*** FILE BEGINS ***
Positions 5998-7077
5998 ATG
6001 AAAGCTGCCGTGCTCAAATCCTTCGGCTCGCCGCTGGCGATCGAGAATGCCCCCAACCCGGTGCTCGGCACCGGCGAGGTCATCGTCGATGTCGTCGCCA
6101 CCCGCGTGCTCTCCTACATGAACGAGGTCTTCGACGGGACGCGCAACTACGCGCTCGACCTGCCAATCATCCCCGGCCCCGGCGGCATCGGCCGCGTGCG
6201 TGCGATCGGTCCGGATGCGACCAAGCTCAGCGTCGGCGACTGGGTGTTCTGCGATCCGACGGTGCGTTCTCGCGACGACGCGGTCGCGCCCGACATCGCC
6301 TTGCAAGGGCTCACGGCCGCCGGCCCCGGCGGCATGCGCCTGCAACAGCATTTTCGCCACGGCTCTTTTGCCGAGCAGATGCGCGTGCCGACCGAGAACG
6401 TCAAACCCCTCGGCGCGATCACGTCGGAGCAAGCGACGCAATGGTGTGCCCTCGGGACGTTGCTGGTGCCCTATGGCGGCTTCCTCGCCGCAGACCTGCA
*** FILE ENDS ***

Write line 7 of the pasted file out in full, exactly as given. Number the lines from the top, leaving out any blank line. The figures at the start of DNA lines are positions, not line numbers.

6401 TCAAACCCCTCGGCGCGATCACGTCGGAGCAAGCGACGCAATGGTGTGCCCTCGGGACGTTGCTGGTGCCCTATGGCGGCTTCCTCGCCGCAGACCTGCA